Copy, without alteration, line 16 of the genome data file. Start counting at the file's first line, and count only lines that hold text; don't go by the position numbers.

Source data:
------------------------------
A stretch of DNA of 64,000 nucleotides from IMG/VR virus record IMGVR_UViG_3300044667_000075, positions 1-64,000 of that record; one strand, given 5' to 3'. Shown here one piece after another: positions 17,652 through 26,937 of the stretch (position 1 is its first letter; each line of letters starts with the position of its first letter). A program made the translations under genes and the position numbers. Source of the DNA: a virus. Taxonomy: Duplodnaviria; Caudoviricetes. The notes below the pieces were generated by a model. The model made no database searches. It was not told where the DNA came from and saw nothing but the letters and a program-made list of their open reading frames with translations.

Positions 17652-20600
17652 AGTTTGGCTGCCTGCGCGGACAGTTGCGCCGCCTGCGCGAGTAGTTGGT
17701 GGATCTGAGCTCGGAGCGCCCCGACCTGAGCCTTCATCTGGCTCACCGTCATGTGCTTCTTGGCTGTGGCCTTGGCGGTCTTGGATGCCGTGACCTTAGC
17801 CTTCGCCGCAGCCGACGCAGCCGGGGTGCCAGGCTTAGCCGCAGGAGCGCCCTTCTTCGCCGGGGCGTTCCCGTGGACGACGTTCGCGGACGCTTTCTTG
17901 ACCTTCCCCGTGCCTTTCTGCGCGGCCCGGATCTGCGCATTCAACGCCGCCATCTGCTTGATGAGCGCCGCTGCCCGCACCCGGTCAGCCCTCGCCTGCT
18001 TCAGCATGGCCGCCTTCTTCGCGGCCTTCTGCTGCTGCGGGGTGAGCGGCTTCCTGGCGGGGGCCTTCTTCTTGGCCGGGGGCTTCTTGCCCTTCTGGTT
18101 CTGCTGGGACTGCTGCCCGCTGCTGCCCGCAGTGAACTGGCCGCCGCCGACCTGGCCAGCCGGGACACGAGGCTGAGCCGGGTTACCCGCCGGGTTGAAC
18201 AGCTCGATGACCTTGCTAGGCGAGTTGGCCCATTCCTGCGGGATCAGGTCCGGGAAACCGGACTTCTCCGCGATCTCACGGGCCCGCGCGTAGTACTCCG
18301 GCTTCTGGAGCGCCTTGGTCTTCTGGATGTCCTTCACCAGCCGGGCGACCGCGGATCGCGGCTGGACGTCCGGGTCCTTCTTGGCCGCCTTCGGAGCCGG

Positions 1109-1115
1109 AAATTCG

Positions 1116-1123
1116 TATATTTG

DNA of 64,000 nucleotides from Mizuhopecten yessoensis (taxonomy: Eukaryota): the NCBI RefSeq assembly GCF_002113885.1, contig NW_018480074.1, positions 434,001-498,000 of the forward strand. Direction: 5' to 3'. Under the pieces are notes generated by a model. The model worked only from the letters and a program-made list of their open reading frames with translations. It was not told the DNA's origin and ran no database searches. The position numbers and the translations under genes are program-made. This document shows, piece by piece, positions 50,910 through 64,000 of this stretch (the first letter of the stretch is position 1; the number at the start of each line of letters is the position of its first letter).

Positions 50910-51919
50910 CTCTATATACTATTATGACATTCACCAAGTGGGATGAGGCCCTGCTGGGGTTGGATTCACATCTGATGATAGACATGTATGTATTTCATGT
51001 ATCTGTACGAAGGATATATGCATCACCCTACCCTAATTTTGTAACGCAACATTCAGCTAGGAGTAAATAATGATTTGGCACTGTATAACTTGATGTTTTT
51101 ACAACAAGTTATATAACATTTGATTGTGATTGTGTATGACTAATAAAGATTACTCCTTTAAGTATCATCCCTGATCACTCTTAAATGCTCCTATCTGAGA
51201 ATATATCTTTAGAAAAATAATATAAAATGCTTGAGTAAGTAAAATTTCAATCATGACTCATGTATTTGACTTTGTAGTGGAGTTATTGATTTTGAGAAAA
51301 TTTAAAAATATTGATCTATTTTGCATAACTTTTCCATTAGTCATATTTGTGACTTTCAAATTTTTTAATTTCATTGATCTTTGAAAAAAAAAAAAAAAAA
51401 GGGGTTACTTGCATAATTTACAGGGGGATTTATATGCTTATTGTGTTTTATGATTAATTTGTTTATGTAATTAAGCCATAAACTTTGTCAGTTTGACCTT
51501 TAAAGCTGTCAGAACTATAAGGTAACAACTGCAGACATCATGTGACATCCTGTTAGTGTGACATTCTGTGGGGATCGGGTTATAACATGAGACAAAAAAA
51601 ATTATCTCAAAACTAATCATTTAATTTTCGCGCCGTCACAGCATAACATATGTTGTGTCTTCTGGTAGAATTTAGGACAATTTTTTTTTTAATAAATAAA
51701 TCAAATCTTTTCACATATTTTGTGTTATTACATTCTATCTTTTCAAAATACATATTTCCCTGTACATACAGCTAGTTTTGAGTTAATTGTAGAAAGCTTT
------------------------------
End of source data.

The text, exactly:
Positions 50910-51919